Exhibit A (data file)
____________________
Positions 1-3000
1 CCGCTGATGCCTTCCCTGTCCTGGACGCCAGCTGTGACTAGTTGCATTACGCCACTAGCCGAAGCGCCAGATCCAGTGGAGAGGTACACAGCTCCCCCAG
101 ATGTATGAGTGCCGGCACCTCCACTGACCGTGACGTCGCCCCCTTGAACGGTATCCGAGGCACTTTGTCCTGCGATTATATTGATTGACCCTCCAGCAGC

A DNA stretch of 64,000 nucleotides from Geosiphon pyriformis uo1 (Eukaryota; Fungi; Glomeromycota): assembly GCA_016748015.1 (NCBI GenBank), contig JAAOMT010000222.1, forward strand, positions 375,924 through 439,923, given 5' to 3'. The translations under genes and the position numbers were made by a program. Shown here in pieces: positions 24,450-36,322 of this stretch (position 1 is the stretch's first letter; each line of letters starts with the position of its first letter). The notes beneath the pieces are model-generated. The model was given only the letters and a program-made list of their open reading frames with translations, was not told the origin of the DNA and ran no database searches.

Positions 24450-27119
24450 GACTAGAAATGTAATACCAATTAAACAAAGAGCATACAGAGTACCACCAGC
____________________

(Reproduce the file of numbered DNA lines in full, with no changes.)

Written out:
Positions 1-3000
1 CCGCTGATGCCTTCCCTGTCCTGGACGCCAGCTGTGACTAGTTGCATTACGCCACTAGCCGAAGCGCCAGATCCAGTGGAGAGGTACACAGCTCCCCCAG
101 ATGTATGAGTGCCGGCACCTCCACTGACCGTGACGTCGCCCCCTTGAACGGTATCCGAGGCACTTTGTCCTGCGATTATATTGATTGACCCTCCAGCAGC

A DNA stretch of 64,000 nucleotides from Geosiphon pyriformis uo1 (Eukaryota; Fungi; Glomeromycota): assembly GCA_016748015.1 (NCBI GenBank), contig JAAOMT010000222.1, forward strand, positions 375,924 through 439,923, given 5' to 3'. The translations under genes and the position numbers were made by a program. Shown here in pieces: positions 24,450-36,322 of this stretch (position 1 is the stretch's first letter; each line of letters starts with the position of its first letter). The notes beneath the pieces are model-generated. The model was given only the letters and a program-made list of their open reading frames with translations, was not told the origin of the DNA and ran no database searches.

Positions 24450-27119
24450 GACTAGAAATGTAATACCAATTAAACAAAGAGCATACAGAGTACCACCAGC